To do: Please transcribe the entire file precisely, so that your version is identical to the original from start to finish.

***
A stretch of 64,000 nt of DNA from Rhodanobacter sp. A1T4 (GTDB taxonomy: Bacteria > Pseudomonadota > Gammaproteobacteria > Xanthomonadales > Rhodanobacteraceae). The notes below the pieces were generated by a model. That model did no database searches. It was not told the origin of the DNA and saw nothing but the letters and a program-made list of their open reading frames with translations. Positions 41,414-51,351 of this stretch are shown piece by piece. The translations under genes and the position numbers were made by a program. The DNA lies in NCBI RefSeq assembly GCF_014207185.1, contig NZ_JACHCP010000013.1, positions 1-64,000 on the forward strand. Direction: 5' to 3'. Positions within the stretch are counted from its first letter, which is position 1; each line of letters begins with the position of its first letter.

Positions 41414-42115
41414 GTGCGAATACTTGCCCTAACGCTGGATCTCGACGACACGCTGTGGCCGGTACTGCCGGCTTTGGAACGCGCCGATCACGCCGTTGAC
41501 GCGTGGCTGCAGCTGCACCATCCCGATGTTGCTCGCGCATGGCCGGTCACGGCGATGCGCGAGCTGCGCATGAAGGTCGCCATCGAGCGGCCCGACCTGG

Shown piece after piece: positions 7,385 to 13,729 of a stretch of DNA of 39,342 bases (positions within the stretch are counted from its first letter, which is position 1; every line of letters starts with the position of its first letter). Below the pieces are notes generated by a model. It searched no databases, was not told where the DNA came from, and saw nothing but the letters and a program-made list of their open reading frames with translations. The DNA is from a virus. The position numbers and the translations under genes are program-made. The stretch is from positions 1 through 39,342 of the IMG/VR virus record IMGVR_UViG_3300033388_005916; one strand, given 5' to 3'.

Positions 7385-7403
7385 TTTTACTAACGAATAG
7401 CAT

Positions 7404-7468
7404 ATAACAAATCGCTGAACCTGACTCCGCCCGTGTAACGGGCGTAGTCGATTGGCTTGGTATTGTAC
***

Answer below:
A stretch of 64,000 nt of DNA from Rhodanobacter sp. A1T4 (GTDB taxonomy: Bacteria > Pseudomonadota > Gammaproteobacteria > Xanthomonadales > Rhodanobacteraceae). The notes below the pieces were generated by a model. That model did no database searches. It was not told the origin of the DNA and saw nothing but the letters and a program-made list of their open reading frames with translations. Positions 41,414-51,351 of this stretch are shown piece by piece. The translations under genes and the position numbers were made by a program. The DNA lies in NCBI RefSeq assembly GCF_014207185.1, contig NZ_JACHCP010000013.1, positions 1-64,000 on the forward strand. Direction: 5' to 3'. Positions within the stretch are counted from its first letter, which is position 1; each line of letters begins with the position of its first letter.

Positions 41414-42115
41414 GTGCGAATACTTGCCCTAACGCTGGATCTCGACGACACGCTGTGGCCGGTACTGCCGGCTTTGGAACGCGCCGATCACGCCGTTGAC
41501 GCGTGGCTGCAGCTGCACCATCCCGATGTTGCTCGCGCATGGCCGGTCACGGCGATGCGCGAGCTGCGCATGAAGGTCGCCATCGAGCGGCCCGACCTGG

Shown piece after piece: positions 7,385 to 13,729 of a stretch of DNA of 39,342 bases (positions within the stretch are counted from its first letter, which is position 1; every line of letters starts with the position of its first letter). Below the pieces are notes generated by a model. It searched no databases, was not told where the DNA came from, and saw nothing but the letters and a program-made list of their open reading frames with translations. The DNA is from a virus. The position numbers and the translations under genes are program-made. The stretch is from positions 1 through 39,342 of the IMG/VR virus record IMGVR_UViG_3300033388_005916; one strand, given 5' to 3'.

Positions 7385-7403
7385 TTTTACTAACGAATAG
7401 CAT

Positions 7404-7468
7404 ATAACAAATCGCTGAACCTGACTCCGCCCGTGTAACGGGCGTAGTCGATTGGCTTGGTATTGTAC